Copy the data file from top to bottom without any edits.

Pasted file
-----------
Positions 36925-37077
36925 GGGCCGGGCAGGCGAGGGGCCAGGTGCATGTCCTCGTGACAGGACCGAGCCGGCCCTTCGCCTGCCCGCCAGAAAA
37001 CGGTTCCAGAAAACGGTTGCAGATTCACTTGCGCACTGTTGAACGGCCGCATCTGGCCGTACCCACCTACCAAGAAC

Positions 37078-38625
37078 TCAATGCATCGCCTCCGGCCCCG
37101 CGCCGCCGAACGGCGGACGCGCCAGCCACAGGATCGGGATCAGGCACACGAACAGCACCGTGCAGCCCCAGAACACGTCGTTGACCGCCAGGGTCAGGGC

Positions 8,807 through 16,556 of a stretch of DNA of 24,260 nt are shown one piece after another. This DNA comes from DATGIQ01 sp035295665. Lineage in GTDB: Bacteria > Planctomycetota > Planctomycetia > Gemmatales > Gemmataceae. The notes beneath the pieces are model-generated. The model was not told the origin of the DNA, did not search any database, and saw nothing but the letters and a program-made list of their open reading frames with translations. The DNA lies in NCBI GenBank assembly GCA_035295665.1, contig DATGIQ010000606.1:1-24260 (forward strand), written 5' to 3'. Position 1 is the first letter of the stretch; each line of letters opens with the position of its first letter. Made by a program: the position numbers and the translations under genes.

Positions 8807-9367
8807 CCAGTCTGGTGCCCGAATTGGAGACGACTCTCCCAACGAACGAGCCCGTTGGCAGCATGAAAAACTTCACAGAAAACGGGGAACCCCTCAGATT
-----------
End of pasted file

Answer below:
Positions 36925-37077
36925 GGGCCGGGCAGGCGAGGGGCCAGGTGCATGTCCTCGTGACAGGACCGAGCCGGCCCTTCGCCTGCCCGCCAGAAAA
37001 CGGTTCCAGAAAACGGTTGCAGATTCACTTGCGCACTGTTGAACGGCCGCATCTGGCCGTACCCACCTACCAAGAAC

Positions 37078-38625
37078 TCAATGCATCGCCTCCGGCCCCG
37101 CGCCGCCGAACGGCGGACGCGCCAGCCACAGGATCGGGATCAGGCACACGAACAGCACCGTGCAGCCCCAGAACACGTCGTTGACCGCCAGGGTCAGGGC

Positions 8,807 through 16,556 of a stretch of DNA of 24,260 nt are shown one piece after another. This DNA comes from DATGIQ01 sp035295665. Lineage in GTDB: Bacteria > Planctomycetota > Planctomycetia > Gemmatales > Gemmataceae. The notes beneath the pieces are model-generated. The model was not told the origin of the DNA, did not search any database, and saw nothing but the letters and a program-made list of their open reading frames with translations. The DNA lies in NCBI GenBank assembly GCA_035295665.1, contig DATGIQ010000606.1:1-24260 (forward strand), written 5' to 3'. Position 1 is the first letter of the stretch; each line of letters opens with the position of its first letter. Made by a program: the position numbers and the translations under genes.

Positions 8807-9367
8807 CCAGTCTGGTGCCCGAATTGGAGACGACTCTCCCAACGAACGAGCCCGTTGGCAGCATGAAAAACTTCACAGAAAACGGGGAACCCCTCAGATT